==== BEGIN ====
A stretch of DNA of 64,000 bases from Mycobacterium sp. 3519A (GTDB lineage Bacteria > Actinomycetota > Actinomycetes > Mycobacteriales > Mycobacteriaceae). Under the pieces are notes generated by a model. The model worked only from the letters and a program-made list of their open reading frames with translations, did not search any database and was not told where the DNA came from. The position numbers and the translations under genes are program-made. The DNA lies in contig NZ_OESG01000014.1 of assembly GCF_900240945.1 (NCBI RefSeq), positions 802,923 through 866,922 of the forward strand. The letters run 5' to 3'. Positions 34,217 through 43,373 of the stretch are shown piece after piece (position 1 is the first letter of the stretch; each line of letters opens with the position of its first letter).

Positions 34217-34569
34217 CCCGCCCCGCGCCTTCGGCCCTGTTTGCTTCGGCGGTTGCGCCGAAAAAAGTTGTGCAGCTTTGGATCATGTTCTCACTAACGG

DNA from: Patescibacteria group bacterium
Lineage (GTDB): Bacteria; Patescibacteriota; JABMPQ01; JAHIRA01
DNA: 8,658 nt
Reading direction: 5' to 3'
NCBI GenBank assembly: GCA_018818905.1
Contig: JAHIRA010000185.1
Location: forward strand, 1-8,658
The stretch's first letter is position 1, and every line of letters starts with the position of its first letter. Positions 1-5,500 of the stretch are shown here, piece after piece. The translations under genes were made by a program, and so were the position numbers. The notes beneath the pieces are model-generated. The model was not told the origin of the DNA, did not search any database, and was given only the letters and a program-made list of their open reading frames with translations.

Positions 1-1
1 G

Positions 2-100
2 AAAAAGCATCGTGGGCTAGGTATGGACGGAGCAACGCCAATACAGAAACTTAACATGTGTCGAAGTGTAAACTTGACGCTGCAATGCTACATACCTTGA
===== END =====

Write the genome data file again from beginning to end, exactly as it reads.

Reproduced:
A stretch of DNA of 64,000 bases from Mycobacterium sp. 3519A (GTDB lineage Bacteria > Actinomycetota > Actinomycetes > Mycobacteriales > Mycobacteriaceae). Under the pieces are notes generated by a model. The model worked only from the letters and a program-made list of their open reading frames with translations, did not search any database and was not told where the DNA came from. The position numbers and the translations under genes are program-made. The DNA lies in contig NZ_OESG01000014.1 of assembly GCF_900240945.1 (NCBI RefSeq), positions 802,923 through 866,922 of the forward strand. The letters run 5' to 3'. Positions 34,217 through 43,373 of the stretch are shown piece after piece (position 1 is the first letter of the stretch; each line of letters opens with the position of its first letter).

Positions 34217-34569
34217 CCCGCCCCGCGCCTTCGGCCCTGTTTGCTTCGGCGGTTGCGCCGAAAAAAGTTGTGCAGCTTTGGATCATGTTCTCACTAACGG

DNA from: Patescibacteria group bacterium
Lineage (GTDB): Bacteria; Patescibacteriota; JABMPQ01; JAHIRA01
DNA: 8,658 nt
Reading direction: 5' to 3'
NCBI GenBank assembly: GCA_018818905.1
Contig: JAHIRA010000185.1
Location: forward strand, 1-8,658
The stretch's first letter is position 1, and every line of letters starts with the position of its first letter. Positions 1-5,500 of the stretch are shown here, piece after piece. The translations under genes were made by a program, and so were the position numbers. The notes beneath the pieces are model-generated. The model was not told the origin of the DNA, did not search any database, and was given only the letters and a program-made list of their open reading frames with translations.

Positions 1-1
1 G

Positions 2-100
2 AAAAAGCATCGTGGGCTAGGTATGGACGGAGCAACGCCAATACAGAAACTTAACATGTGTCGAAGTGTAAACTTGACGCTGCAATGCTACATACCTTGA